Manassas National Battlefield Park hosts a variety of wetlands and seeps. Among the most interesting are vernal pools. Vernal pools are shallow depressions that retain water only during certain times of the year. These small, isolated wetlands usually fill with water in the spring when snow melts and rainfall accumulates before being soaked up by thirsty tree roots or draining into the Chesapeake Bay Watershed. The time it takes the vernal pool to dry out depends on the depth of the depression, soil permeability, and inches of rainfall. Due to the fact that vernal pools are only temporary, they cannot support fish. Vernal pools make a wonderful breeding ground for amphibians, which can mate and lay eggs with little or no fear of predators. Because of this, nearly fifty percent of amphibians in North America breed primarily in vernal pools. The spotted salamander, Ambystoma maculatum, is an excellent example of an interesting creature that could not survive in Northern Virginia without vernal pools to breed in. An egg mass containing roughly two hundred eggs is laid on plant debris in the vernal pool's waters in early spring. Shortly after, the eggs hatch into larvae that grow and develop in the vernal pool while feeding on zooplankton and insect larvae. When they reach maturation, the spotted salamanders live a covert lifestyle, eating insects and remaining hidden in moist places underground or nestled under wet logs and rocks. Vernal pools may look like just a puddle to some; however, upon further inspection, one would find that they are an important habitat that is crucial to the delicate life cycle of frogs, salamanders, turtles and other creatures. Manassas National Battlefield is an important natural resource refuge that is an asset to the public and the environment. The Stone Bridge loop trail's boardwalk ascends over a vernal pool, providing a great viewing opportunity for visitors.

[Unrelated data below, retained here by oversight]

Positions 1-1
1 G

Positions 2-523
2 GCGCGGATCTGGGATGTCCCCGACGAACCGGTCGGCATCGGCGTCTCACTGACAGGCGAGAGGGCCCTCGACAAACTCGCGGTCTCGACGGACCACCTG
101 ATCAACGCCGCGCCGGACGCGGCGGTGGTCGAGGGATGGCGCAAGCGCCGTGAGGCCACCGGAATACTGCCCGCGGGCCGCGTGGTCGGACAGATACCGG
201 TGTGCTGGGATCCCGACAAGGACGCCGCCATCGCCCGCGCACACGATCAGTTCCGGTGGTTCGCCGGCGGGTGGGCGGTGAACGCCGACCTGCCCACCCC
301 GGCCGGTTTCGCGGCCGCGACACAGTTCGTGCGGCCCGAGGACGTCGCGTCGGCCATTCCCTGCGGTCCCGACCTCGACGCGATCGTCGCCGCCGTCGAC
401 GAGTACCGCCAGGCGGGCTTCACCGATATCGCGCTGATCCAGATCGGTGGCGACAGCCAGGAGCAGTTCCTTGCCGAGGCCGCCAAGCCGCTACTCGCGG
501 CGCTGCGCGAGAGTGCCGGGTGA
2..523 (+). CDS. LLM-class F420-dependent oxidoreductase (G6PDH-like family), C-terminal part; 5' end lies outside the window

Did You Know?
Confederate troops destroyed the Stone Bridge over Bull Run in March 1862 before falling back to a more defensible position fifty miles to the south near Fredericksburg. The current structure was completed in the 1880s, on the site of the war-time bridge.